If you can’t be there in person, follow along virtually.  I think the discussions will be streamed through the Elluminate rooms linked on the Conversations pages. Plus all the tweets, blog posts, photos, videos, and whatever else people use to share their learning.

And hopefully the snow can take a break long enough for me trek up 95 and back.

Join The Conversation

Next weekend I’ll be heading up to EduCon 2.2, the most unique conference I’ve ever attended.

For one thing, it’s relatively small, although with 500 people registered this year, it will be a little more crowed than the first one in 2008 where 75 or so of us showed up, not knowing what to expect.

But the big difference with EduCon is that the sessions, for the most part, are not lecture/demo presentations or hands-on workshops. And it is not a conference about technology.


The concept of EduCon-founder, and principal of the Science Leadership Academy, Chris Lehman was to get a bunch of interested and interesting educators together to have conversations about how we can change schools to better fit the way our students learn and the real world in which they live, as well as to grow networks of people who would continue those discussions long after the conference ended.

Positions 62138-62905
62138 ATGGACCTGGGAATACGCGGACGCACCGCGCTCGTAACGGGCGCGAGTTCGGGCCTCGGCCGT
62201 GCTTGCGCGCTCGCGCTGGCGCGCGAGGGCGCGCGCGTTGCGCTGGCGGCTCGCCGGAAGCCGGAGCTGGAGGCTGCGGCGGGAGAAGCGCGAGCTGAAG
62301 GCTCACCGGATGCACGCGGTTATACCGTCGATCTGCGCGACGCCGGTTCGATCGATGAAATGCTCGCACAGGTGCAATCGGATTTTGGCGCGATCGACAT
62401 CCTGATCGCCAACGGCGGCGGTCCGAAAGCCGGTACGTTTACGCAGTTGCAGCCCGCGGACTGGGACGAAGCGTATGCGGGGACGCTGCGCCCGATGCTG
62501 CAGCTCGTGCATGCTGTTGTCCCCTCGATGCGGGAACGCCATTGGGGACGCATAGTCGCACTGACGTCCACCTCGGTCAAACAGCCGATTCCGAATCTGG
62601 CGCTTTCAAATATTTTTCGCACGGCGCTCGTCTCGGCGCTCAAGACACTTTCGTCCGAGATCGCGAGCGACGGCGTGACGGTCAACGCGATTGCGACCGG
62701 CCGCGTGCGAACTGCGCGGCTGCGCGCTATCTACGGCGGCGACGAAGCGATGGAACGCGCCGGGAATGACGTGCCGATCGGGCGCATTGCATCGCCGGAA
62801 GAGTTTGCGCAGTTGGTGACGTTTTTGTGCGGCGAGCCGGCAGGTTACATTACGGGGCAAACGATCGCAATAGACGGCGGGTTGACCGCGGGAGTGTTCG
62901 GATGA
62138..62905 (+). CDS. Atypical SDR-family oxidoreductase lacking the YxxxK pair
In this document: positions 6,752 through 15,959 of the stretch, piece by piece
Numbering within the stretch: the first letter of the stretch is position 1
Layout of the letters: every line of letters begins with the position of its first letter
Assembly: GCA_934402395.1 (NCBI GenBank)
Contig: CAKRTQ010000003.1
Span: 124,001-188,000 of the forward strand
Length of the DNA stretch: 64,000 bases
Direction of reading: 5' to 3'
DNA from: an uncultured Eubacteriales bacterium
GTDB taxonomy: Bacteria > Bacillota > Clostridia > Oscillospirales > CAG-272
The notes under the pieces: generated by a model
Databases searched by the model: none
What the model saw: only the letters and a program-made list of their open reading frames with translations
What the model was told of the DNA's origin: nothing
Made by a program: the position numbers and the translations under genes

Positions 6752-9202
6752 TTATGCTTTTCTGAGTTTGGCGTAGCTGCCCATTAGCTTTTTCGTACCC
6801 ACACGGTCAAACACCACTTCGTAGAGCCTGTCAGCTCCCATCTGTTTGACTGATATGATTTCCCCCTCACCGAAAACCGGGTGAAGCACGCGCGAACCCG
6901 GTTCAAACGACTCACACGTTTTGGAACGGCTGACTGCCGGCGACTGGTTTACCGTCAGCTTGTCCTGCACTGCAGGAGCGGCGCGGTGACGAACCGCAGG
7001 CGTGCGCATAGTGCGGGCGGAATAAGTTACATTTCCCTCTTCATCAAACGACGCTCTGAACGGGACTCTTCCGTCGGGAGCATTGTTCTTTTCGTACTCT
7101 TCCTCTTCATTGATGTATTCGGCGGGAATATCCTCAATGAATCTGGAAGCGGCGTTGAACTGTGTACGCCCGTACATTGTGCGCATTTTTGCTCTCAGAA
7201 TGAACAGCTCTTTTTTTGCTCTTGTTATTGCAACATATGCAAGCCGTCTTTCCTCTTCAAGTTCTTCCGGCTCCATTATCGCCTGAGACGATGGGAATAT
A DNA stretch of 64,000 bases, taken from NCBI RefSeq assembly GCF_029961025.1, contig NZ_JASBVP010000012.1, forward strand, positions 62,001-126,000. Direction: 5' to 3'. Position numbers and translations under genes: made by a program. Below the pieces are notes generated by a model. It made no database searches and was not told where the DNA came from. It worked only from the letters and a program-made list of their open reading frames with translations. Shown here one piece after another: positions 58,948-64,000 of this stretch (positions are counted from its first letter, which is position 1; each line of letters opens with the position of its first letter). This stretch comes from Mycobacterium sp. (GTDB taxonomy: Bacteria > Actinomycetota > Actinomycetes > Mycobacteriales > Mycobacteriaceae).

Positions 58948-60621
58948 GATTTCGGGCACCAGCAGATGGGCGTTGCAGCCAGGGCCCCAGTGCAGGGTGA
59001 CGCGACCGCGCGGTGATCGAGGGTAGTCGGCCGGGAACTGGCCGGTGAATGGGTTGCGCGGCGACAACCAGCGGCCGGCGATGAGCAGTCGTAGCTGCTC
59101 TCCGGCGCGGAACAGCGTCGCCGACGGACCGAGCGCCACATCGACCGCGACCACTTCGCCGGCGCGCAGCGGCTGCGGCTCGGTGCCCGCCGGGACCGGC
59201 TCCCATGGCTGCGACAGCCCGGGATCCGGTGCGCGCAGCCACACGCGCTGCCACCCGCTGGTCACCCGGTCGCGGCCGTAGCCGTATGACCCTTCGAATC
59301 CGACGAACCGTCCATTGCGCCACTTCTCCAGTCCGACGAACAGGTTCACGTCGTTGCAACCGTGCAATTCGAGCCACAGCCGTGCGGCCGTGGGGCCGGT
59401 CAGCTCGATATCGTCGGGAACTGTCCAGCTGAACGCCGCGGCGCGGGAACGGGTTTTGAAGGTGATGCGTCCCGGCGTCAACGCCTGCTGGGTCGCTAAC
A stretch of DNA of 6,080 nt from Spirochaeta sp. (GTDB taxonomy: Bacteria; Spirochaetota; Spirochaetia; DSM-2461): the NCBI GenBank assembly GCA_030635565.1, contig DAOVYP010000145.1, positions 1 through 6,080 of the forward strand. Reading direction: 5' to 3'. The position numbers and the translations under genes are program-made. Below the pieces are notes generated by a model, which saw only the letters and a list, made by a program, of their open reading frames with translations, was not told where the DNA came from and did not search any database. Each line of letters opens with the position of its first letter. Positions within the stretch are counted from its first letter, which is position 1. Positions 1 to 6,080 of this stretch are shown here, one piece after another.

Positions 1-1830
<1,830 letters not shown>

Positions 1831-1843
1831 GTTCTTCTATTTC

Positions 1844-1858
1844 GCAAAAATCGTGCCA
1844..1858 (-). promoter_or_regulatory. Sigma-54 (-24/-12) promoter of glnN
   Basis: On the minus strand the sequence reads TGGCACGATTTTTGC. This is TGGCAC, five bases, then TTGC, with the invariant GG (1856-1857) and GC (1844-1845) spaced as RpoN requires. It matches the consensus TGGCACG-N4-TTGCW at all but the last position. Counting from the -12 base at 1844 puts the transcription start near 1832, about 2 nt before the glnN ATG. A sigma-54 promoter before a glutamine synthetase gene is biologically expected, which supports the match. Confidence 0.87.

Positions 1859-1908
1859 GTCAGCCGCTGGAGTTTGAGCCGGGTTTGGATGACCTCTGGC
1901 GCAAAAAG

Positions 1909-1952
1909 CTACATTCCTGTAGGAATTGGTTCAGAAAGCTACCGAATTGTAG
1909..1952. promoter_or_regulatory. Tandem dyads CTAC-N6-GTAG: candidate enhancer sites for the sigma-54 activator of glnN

I’ll be leading one of those discussions and, while my topic does address technology, it’s concerned with why schools have remained isolated islands of status quo over the past twenty years, while the rest of the world has been fundamentally altered by computers, networks, and communications tools.

My session is titled “Why Has Technology Failed to Bring Substantial Change to American Schools (and what can we do about it)?” and this is the short description, the in-50-words-or-less explanation of the session in a way that will attract an audience.

The authors of Disrupting Class ask “Why haven’t computers brought about a transformation in schools the way they have in other areas of life?”. Excellent question. Join us for a discussion of what we can do to change that situation. Bring any and all ideas to share.

The proposal for this session grew from my growing frustration with American education and the two-faced embrace of techie tools while at the same time rejecting the transformative possibilities they offer.

Schools in the US have spent billions of dollars in just the past decade to buy laptops and software, install networks, connect classrooms to internet, and train teachers.